Schedule 2

Part of Budget Responsibility and National Audit Bill [Lords] – in a Public Bill Committee am 2:15 pm ar 3 Mawrth 2011.

Danfonwch hysbysiad imi am ddadleuon fel hyn

Photo of Justine Greening Justine Greening The Economic Secretary to the Treasury 2:15, 3 Mawrth 2011

As the hon. Gentleman has pointed out, schedule 2 sets out the various details of the National Audit Office’s constitutional functions, including rules on its membership, status and the appointment of members and staff. There are several different parts to that, as the Committee can no doubt see. He raises the question of whether all this governance will be somehow unwieldy in relation to Parliament’s role in scrutinising. That is a fair point to make.

I, too, have a huge amount of respect for Baroness Noakes in the other place. She has raised the issue of the challenges and concerns surrounding the expenses of the previous incumbent. She also referred to how, at the time, the House of Commons had not picked up on that or expressed concern. It may be that, with hindsight, we will see that the challenges that Members of this House had surrounding their expenses were part of the backdrop to an environment in which it was felt that the CAG’s expenses were not something to be raised. However, schedule 2 sets out a strong governance structure for the NAO.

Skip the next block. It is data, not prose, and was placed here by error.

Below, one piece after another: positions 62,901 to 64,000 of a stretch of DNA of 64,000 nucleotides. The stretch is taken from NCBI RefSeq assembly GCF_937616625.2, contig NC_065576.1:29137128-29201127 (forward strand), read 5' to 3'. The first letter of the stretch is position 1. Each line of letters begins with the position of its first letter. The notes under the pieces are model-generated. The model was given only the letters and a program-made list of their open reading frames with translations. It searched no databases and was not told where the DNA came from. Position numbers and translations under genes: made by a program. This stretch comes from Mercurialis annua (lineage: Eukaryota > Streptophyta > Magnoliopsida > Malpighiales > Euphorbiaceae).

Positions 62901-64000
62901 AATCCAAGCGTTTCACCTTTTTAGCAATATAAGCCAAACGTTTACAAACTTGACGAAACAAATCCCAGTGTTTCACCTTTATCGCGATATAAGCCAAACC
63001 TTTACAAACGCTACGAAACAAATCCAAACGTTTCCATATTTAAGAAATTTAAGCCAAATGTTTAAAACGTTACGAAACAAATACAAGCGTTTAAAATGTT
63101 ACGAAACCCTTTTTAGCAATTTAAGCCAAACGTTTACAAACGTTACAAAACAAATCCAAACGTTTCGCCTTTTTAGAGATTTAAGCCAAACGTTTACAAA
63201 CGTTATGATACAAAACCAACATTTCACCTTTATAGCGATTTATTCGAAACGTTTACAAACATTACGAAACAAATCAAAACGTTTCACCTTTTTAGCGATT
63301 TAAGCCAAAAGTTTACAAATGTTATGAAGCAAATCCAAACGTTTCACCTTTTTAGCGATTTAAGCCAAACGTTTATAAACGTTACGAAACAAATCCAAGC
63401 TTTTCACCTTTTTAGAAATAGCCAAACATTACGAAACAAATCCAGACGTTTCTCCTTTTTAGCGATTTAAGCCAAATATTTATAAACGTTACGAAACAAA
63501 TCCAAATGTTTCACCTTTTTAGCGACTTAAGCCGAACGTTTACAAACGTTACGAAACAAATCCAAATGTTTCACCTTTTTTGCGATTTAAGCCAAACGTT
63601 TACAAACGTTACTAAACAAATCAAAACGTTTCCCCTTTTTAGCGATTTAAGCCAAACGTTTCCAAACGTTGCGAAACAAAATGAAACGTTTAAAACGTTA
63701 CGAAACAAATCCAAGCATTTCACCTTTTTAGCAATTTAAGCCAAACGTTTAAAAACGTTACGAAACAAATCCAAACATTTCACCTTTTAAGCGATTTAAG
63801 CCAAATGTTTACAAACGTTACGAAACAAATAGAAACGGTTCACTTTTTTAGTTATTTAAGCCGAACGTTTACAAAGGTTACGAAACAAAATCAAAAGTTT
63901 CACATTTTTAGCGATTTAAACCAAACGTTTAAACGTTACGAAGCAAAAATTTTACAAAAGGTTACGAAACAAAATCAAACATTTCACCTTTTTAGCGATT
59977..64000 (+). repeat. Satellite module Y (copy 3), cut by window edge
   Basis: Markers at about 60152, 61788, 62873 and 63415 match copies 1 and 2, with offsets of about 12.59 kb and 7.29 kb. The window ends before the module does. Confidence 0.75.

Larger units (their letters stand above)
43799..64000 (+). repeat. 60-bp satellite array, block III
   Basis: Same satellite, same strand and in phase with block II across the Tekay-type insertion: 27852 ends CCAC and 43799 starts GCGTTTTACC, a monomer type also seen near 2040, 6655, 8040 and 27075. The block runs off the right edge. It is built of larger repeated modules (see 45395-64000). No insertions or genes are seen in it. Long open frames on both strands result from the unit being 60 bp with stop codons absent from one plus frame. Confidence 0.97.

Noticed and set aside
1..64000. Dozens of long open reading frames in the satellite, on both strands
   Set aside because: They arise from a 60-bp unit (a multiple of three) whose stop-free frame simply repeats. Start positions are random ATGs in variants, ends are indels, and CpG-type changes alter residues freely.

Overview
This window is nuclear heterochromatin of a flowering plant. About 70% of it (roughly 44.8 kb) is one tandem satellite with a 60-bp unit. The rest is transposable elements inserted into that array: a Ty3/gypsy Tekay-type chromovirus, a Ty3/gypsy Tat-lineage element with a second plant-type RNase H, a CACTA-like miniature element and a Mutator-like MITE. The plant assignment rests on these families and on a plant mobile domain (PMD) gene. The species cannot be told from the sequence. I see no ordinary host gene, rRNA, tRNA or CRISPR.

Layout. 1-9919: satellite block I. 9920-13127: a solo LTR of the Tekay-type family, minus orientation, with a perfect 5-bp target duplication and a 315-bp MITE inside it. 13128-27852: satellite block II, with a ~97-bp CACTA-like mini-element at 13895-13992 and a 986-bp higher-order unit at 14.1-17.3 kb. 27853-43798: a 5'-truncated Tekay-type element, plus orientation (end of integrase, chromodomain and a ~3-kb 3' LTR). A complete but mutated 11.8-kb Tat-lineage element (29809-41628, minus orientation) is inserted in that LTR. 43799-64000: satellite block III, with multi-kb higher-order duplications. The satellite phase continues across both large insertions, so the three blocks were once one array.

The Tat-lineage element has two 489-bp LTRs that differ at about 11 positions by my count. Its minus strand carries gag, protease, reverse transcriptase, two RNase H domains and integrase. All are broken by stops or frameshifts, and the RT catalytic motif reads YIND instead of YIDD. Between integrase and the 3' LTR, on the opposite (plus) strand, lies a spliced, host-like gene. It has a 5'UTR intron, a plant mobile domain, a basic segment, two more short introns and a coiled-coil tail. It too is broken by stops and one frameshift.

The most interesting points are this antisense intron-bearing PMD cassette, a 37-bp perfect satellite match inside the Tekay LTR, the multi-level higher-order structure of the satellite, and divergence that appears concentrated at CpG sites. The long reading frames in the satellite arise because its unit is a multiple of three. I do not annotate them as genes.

The hon. Gentleman also asked about the total cost of change and of setting all this up. I do not have a specific figure for him right now, but I am happy to write to him with that. Our expectation is that the cost will be very small. As he is aware, there is already an NAO; it is just not a body corporate. In many respects, we are putting in place in legal footing for something that is already there. I take on board that point, but I suggest that the costs will not be excessive.

On the rest of the questions that the hon. Gentleman raised on parliamentary oversight, I should point out to him that the Public Accounts Commission will have to hold accountable not just the CAG—who is, of course, chief executive of the NAO—but the NAO chair. The Bill increases the Commission’s scrutiny role by requiring it to approve more of the NAO’s work than it did in the past. That includes the NAO strategy, the estimate, the code of practice on the relationship between the CAG and the NAO in paragraph 10 of schedule 3, and the annual report. He is right to point out that there is a desire to ensure that we are clear-cut about how the NAO will work alongside the Comptroller and Auditor General, and how both those roles will work alongside Parliament.

Finally, the hon. Gentleman asked about non-executive appointments to the NAO being made by the Public Accounts Committee. That happens because the NAO and its members are Officers of Parliament. The OBR is entirely independent and is a non-departmental public body. That is the reason for the difference, although he was right to pick up that point.